SPARKILL – A student-organized drag show that was canceled by St. Thomas Aquinas College officials — who said the event conflicted with the private liberal arts school's religious principles — has sparked a debate about the college's identity.
The April 17 show was planned by the Gender and Sexuality Alliance club and was to feature performances by drag queens and kings — male and female students dressed as the opposite sex. Students had arranged for a professional drag queen from New York City to emcee the event.
The show and $150 in student activities funding for it was approved by the Student Government Association. But when the plan was sent to administrators to review, it was quashed.
College President Margaret Mary Fitzpatrick said in an interview that, in making the decision, the Catholic principle of "the dignity of the human person" was foremost in her mind.
"The question came to me — what would I think of a drag show on campus?" she said, recalling a conversation with Kirk Manning, vice president and dean for student development, who had spoken with students about the plan earlier.
"I thought there could be unintended consequences from a drag show," she said. "I was nervous about it."
Some students questioned the decision, saying they were confused about how much the college's Catholic heritage factored into student activities. Some complained they felt discriminated against.
On April 7, more than 75 students and several faculty members packed the student government association's monthly meeting and peppered Manning with questions. A few students defended the club for wanting to hold a drag show on campus even though they wouldn't attend such an event themselves. None spoke publicly in opposition to the idea.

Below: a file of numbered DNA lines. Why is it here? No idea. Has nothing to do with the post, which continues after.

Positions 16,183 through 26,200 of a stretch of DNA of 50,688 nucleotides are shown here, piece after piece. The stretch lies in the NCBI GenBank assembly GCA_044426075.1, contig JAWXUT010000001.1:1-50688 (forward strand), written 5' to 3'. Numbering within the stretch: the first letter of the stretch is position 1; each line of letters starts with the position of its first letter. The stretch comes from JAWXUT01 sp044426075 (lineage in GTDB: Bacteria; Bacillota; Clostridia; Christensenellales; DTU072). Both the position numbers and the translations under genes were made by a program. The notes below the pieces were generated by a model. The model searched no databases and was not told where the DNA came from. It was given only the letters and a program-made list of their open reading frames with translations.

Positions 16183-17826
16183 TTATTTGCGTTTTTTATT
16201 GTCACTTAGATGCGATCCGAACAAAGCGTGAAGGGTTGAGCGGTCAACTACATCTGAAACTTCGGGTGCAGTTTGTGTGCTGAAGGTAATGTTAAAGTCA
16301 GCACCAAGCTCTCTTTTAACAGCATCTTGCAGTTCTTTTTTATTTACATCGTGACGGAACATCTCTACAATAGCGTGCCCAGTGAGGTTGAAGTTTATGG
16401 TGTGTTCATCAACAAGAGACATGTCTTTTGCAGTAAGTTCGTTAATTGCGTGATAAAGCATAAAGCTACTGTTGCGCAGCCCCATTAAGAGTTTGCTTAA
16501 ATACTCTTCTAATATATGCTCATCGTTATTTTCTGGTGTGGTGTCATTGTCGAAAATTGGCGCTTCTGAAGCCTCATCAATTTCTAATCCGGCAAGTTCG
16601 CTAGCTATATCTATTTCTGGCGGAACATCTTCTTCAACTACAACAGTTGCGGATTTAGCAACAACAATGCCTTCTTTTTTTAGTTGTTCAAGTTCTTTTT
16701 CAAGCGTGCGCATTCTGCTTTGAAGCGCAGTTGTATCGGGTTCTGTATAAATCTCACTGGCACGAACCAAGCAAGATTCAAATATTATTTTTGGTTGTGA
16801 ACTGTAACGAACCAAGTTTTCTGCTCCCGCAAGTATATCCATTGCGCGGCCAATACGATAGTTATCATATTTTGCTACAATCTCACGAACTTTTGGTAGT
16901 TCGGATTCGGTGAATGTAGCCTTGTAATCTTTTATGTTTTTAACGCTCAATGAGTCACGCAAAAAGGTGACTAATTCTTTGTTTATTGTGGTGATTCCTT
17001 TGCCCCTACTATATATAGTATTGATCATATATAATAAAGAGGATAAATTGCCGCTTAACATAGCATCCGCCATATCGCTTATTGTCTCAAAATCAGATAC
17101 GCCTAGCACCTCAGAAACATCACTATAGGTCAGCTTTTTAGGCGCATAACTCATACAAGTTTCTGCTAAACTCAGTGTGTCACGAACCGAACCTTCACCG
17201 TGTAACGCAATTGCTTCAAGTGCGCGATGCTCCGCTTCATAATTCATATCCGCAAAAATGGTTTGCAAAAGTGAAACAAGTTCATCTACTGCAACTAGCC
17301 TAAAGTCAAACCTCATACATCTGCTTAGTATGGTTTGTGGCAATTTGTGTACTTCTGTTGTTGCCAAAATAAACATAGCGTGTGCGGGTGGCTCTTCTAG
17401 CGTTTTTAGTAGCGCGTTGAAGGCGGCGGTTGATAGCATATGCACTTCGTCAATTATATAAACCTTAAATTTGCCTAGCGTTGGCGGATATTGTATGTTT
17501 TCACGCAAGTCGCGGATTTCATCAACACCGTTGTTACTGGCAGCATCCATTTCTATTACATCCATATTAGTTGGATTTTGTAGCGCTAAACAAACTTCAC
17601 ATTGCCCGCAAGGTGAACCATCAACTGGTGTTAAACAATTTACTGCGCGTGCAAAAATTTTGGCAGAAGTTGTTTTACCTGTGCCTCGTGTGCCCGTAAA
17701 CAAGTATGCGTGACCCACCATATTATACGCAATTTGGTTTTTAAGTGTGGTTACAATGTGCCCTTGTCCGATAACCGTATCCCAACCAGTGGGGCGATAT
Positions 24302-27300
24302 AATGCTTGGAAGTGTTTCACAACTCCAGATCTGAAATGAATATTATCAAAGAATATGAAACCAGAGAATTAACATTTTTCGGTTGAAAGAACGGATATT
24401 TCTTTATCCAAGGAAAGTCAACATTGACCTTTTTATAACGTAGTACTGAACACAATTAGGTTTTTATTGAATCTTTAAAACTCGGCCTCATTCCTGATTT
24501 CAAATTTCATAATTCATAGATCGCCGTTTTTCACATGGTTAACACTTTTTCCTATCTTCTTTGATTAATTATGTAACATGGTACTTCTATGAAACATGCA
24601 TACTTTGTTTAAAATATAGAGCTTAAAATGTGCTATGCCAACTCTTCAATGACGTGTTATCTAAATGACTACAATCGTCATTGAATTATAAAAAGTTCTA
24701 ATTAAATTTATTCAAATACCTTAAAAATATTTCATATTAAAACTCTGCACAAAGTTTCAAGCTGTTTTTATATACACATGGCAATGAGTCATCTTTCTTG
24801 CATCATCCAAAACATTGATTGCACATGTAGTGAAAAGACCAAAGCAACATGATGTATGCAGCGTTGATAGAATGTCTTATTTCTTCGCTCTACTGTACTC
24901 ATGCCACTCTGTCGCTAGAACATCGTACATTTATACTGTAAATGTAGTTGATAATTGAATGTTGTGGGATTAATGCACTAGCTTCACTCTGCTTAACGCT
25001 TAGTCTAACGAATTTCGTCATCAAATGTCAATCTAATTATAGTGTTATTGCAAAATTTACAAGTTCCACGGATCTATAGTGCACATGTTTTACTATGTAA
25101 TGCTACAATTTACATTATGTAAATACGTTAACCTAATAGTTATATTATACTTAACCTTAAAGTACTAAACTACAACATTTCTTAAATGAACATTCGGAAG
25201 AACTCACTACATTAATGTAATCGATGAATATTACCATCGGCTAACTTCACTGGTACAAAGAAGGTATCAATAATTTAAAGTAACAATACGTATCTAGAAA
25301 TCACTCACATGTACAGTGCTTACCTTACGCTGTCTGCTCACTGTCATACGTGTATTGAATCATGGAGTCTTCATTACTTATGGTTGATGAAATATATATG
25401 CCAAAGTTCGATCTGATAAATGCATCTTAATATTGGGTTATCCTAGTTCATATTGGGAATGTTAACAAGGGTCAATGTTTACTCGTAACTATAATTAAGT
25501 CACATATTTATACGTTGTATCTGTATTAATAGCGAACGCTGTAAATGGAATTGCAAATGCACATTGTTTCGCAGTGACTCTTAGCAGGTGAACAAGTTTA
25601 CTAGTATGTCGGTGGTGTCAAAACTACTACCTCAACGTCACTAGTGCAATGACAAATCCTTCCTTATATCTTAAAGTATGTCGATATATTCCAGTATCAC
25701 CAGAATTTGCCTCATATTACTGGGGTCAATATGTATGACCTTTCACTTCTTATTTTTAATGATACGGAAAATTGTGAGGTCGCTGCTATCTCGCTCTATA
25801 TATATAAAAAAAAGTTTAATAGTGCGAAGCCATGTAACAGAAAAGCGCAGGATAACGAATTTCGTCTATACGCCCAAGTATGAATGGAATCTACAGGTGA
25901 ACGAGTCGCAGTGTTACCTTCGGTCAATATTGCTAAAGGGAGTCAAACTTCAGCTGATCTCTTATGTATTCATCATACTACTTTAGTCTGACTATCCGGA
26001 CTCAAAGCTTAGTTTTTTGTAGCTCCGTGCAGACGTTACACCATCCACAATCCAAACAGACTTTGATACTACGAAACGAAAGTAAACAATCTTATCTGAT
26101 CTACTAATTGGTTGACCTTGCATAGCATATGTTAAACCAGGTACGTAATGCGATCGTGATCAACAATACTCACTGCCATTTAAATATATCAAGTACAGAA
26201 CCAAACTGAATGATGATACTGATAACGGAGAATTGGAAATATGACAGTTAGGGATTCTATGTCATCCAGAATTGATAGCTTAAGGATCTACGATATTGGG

Arianna Sotos, 20, a junior who is the secretary of the Gender and Sexuality Alliance, said in an interview the club has held awareness events in the past, such as marking bisexuality week and holding a day of silence to fight gender-based violence. The drag show would have been a first, she said.
"I viewed it as a way to mix entertainment and education and bring a valuable part of queer culture to the campus," said Sotos, a psychology major with dual minors in criminal justice and English.
Fitzpatrick said she was "afraid" a drag show on campus without prior education about it could prompt "students who didn't understand what was happening (to) make fun of other students," specifically those who were performing.
As an alternative, Fitzpatrick suggested the GSA hold an educational event and invite speakers to discuss gender identity, the history of drag shows and their role in lesbian, gay, bisexual and transgender culture.
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